Airplane club hoping for takeoff to new location
TIM BAXTER - Staff Writer
Date: 08/11/98 22:15
At 74, Bill Johns could be forgiven for feeling a little nostalgic
for his boyhood hobbies.
He doesn't. More than 60 years after his first attempt to
make a flying model airplane, he's still active in the Shawnee
Mission Radio Control Club as secretary-treasurer, and he
still keeps his head -- or at least his plane -- in the clouds.
Johns remembers when he was a small boy during the
Great Depression walking to the corner drug store to buy
tissue paper and balsa wood airplane kits powered by a
rubber band that he would carefully turn hundreds of times
before turning the plane loose on a wing and a prayer.
"You had no control other than the way you trimmed the
airplane," he said. "You had to prepare the surfaces to keep
it high enough."
Poor preparation or bad luck could instantly turn the hard
work of a small boy into balsa and tissue scrap.
He remembers the earliest radio-controlled planes of the
1950s. He bought one as a gift for his son and wrecked it
the first day. A promise of a new plane brought Johns back
into the hobby.
"The engine was a monster looking thing," he said. "At that
early stage, you had rudder only."
After a couple of years, Johns' son lost interest. Johns was
hooked and he's embraced the changes that have come
over the years.
"The equipment today is just tremendous," he said. "We're
into computer radios today where we can program the
control to do a number of moves." Modern planes have a
range of about a mile and run on a devil's brew of alcohol,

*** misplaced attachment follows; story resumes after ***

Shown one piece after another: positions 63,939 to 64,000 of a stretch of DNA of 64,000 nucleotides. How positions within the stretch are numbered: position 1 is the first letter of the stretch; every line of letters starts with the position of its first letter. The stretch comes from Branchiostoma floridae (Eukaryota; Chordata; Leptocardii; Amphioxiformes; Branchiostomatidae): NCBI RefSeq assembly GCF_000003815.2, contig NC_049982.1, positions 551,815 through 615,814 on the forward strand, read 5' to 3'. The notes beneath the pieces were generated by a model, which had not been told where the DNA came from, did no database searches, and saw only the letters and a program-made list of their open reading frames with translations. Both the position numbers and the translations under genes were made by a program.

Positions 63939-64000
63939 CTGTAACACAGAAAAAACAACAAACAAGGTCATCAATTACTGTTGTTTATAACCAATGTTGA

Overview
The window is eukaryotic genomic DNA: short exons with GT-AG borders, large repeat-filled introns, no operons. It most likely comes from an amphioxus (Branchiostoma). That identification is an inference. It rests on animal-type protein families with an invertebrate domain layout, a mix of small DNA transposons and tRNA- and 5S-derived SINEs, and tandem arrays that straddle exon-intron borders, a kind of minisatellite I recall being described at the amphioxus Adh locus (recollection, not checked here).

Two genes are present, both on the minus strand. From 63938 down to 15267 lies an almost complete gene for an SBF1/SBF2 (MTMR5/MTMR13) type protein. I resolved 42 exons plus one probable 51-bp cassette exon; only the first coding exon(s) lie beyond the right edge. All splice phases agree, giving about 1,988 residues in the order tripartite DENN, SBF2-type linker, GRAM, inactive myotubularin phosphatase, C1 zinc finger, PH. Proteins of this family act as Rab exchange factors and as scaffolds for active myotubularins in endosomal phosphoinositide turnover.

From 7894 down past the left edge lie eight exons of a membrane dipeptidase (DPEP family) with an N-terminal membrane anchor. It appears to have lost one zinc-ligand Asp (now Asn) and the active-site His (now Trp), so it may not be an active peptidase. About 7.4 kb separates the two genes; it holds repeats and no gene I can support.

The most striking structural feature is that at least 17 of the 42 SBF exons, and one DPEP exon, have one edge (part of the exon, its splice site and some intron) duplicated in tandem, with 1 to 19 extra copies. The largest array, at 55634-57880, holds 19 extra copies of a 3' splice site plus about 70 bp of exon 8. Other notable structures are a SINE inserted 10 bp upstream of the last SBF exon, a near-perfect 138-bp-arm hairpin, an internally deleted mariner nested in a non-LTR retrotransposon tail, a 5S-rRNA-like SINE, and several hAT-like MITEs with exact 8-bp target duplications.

nitromethane and castor oil.
Soon, Johns and the other 80 members of the club will
experience another big change. After flying out of Shawnee
Mission Park since the club's inception in 1962 and at the
current location since 1967, they'll be moving to make way
for Darol Rodrock's Parkhurst housing development on the
park's edge. Soon cedar shingles will be more prominent in
the horizon than will be the small-scale planes.
The club is hoping a new site will be found quickly. Both
Rodrock and the Lenexa Parks and Recreation Department
have pledged to help, and a meeting with Lenexa's Parks
Board on the topic of a new site within Shawnee Mission
Park is scheduled for Aug. 19.
The new proposed site would be fully within the park, across
from the 3&2 ball park.
In the meantime, the club continues to fly out of the park and
have regular training sessions every Tuesday evening.
Training is important. The plane's aren't cheap, and even
with today's technology flying is definitely a learned skill.
Planes are available as basic kits or in Almost Ready to Fly
(ARF) form. A basic kit involves substantial construction
work and usually will cost more in the long run. Some ARF
kits are basically ready to go, complete with motor and
controller right out of the box for less than $300, said Johns,
who prefers to build his own planes.
Altogether, expect to pay $300 to $500 to get started in the
hobby. From there, the sky's the limit. At the highest end,
Johns said he knows of an enthusiast in Indiana with a 1/12
scale 747, complete with two small turbine engines. With a
wingspan topping 24 feet, it takes two people to pilot the
No matter the skill level, the club caters to it. Ages range
from 8- and 9-year-old pilots to those well into their 80s.
Some served in the Army Air Corps in World War II, some
are aeronautical engineers, some are commercial pilots and
some just love planes.
Having an experienced pilot nearby can help new pilots get
their investment off the ground. These days, two controllers
can be electronically linked so an experienced pilot can take
over if a rookie makes a mistake.
Before take-off, pilots hunker over the plane, fueling,
tinkering, and making sure everything works. All the planes
have mufflers to keep noise down, and as they pull into the
air they sound a little like angry bees as they loop and turn
above the park.
They all have to come down, and almost every plane will
eventually come down hard, suffering what the club calls
"post impact structural alterations." For civilians, that's a
All content © 1998 The Kansas City Star
News at a